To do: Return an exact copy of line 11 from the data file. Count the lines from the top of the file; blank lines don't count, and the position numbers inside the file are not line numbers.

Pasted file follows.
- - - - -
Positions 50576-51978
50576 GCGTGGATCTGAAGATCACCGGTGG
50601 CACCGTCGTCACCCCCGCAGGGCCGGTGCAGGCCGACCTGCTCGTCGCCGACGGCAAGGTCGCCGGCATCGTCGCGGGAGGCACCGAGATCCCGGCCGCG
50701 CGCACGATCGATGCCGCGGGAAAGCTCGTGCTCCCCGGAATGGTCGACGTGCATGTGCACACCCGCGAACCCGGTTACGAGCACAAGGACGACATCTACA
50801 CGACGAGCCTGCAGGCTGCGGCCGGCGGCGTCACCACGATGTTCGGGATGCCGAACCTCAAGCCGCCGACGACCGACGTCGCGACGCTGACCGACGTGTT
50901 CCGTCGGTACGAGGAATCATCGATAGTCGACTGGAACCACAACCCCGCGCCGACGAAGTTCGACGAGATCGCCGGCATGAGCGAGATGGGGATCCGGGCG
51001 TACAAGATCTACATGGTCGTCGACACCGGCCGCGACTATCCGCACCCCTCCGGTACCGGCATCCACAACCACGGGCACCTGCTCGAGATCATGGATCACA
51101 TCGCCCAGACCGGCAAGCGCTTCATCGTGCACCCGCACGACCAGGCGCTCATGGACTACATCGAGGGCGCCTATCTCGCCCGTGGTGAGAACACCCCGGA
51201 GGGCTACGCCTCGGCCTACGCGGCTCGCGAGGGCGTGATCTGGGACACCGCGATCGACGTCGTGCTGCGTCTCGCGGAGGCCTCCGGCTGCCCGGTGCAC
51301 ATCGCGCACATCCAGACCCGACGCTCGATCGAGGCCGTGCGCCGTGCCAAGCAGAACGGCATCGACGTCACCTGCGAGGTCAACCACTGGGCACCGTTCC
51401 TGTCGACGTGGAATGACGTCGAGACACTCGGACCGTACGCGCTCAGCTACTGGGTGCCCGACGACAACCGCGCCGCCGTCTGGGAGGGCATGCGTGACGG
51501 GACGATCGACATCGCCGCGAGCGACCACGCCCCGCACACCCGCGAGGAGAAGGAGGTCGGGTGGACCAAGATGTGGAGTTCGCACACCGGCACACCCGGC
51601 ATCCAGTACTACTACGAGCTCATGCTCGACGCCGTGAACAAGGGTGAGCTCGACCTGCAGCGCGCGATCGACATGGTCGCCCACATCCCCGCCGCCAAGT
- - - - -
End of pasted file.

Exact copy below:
51401 TGTCGACGTGGAATGACGTCGAGACACTCGGACCGTACGCGCTCAGCTACTGGGTGCCCGACGACAACCGCGCCGCCGTCTGGGAGGGCATGCGTGACGG